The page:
On that front, one of the things we noticed in the above test on the H3540 motor with 8mL of statorade is that the core to shell conductivity started off pretty high (above 8 watts/degree), increased a little with RPM at first, but then decreased to a below 6 watt/degree at 400 rpm before increasing again at the 500 rpm point. That seemed peculiar, so we decided to repeat the test with a lot more data points for a finer resolution. Going from 100 to 566 rpm in 14 steps required just a little over 3 hours for the experiment to complete and the results are fascinating. You can see the graph below, blue data is with the 8mL of Statorade. What we see is that up to about 200 rpm the Statorade had a huge effect on the core to shell conductivity, increasing it from ~3.5 to over 8 watts/degree. However, above 200 rpm the conductivity definitely starts to drop steadily with increasing RPM. At 360 RPM it looks like it hits a minimum value and then most abruptly starts to rise again. To me this data looked like a very clear sign that the above 200 rpm the centripetal forces start to exceed the magnetic forces on the ferrofluid which gets increasingly flung out of the air gap or squished flat so that it no longer bridges to the stator core as often for wiping the heat off. We'd hypothesized about that happening in this thread before but never seen it so clearly on display or quantified the rpm's at which that starts to take place.justin_le wrote: Now not only can we characterize motors for their thermal model much faster, we can also do tests with many more data points over the RPM and wind speed range to really understand and model the nuances of heat dissipation.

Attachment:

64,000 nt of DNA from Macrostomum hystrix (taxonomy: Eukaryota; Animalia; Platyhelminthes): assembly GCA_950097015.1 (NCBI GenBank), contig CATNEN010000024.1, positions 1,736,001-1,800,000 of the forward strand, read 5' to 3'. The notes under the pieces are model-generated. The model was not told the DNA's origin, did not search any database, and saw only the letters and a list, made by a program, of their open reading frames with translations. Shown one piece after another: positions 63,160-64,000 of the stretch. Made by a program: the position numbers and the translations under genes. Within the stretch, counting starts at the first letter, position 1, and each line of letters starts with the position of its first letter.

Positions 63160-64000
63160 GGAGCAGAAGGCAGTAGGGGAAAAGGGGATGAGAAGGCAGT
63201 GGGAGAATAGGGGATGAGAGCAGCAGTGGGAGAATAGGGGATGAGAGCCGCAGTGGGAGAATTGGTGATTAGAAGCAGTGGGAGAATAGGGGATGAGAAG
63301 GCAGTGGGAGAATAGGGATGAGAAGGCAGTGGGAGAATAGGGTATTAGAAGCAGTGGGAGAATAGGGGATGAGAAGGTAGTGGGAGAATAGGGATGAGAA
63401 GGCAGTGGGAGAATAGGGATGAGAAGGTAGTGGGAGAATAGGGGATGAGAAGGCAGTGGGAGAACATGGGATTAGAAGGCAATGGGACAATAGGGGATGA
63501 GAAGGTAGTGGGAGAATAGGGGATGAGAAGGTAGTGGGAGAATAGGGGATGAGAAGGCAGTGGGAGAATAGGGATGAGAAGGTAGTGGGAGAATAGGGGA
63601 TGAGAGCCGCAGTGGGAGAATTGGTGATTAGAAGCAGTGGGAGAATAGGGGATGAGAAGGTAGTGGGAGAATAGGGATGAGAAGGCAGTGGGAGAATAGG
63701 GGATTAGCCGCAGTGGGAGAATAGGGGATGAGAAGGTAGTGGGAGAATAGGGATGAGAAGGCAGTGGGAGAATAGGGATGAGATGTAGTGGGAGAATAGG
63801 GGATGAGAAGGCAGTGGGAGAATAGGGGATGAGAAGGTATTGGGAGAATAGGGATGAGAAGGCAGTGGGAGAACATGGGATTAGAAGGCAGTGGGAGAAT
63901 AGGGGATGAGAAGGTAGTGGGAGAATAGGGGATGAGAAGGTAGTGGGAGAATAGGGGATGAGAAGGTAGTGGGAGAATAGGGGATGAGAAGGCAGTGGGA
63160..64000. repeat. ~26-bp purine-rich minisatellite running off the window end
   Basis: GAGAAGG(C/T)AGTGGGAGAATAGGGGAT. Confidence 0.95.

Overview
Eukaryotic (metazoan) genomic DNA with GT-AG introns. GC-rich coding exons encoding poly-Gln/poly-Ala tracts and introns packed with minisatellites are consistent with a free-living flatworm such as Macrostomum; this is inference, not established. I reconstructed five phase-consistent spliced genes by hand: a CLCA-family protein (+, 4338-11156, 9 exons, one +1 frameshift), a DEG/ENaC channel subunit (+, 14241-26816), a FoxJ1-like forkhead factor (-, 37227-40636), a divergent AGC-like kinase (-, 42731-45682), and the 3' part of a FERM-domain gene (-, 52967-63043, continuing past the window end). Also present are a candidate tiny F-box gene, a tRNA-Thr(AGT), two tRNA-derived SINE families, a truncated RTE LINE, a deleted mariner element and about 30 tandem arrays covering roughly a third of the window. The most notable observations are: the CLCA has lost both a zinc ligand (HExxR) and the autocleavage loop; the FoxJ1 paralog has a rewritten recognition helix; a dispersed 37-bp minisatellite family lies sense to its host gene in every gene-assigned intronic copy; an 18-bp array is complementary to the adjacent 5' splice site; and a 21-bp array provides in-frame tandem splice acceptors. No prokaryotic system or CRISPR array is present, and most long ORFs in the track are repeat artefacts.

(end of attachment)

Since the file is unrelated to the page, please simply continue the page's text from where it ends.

You guys are like mind readers, that was more or less exactly where I was going to be going with this. Not just repeating at increased the volumes but also experimenting with some different formulations of FF that have a higher magnetic loading. This would be for people who aren't really concerned about motor drag but just want to maximize the cooling effect. In the current Statorade formulation the aim was really to have a solution that cooled the motor with the leased amount of additional drag for those who use a pedal assist ebike, but clearly a lot of the more avid FF users are running more like dirtbikes where this is inconsequential and better cooling at all rpm's would be preferred over reduced drag if that's an option.Cowardlyduck wrote:What I would love to see, is that same test conducted with a lot more FF added. If it's the centrifugal forces flinging it out, would adding 15ml, or even 20ml reduce or even eliminate the disconnect at higher rpms?
Yes I did that at some length characterizing the drag torque with the mL of statorade added, there are numerous posts on the topic back around this time here:macribs wrote:Has anyone quantified the effect of added drag?
Yes and yes. Previously I was reluctant to engage in testing and characterizing a whole bunch of various 3rd party hub motors in this manner because of the huge time and energy commitment that that entailed, but now with this much faster and more automated test sequence we'll greatly reduce the barrier to getting new motors tested, modeled, and put up on the Trip Simulator web app. I'm probably going to first repeat all the tests on the Crystalyte, 9C, and MXUS motors that I had done previously to establish a new baseline and then open it up to many more DD motors in the mix (with and without statorade + hubsinks) once the characterization procedure is totally dialed in.macribs wrote:Does this means we will see new data on motors you already got your hands on? Will you be able to test motors that you still do not have data for?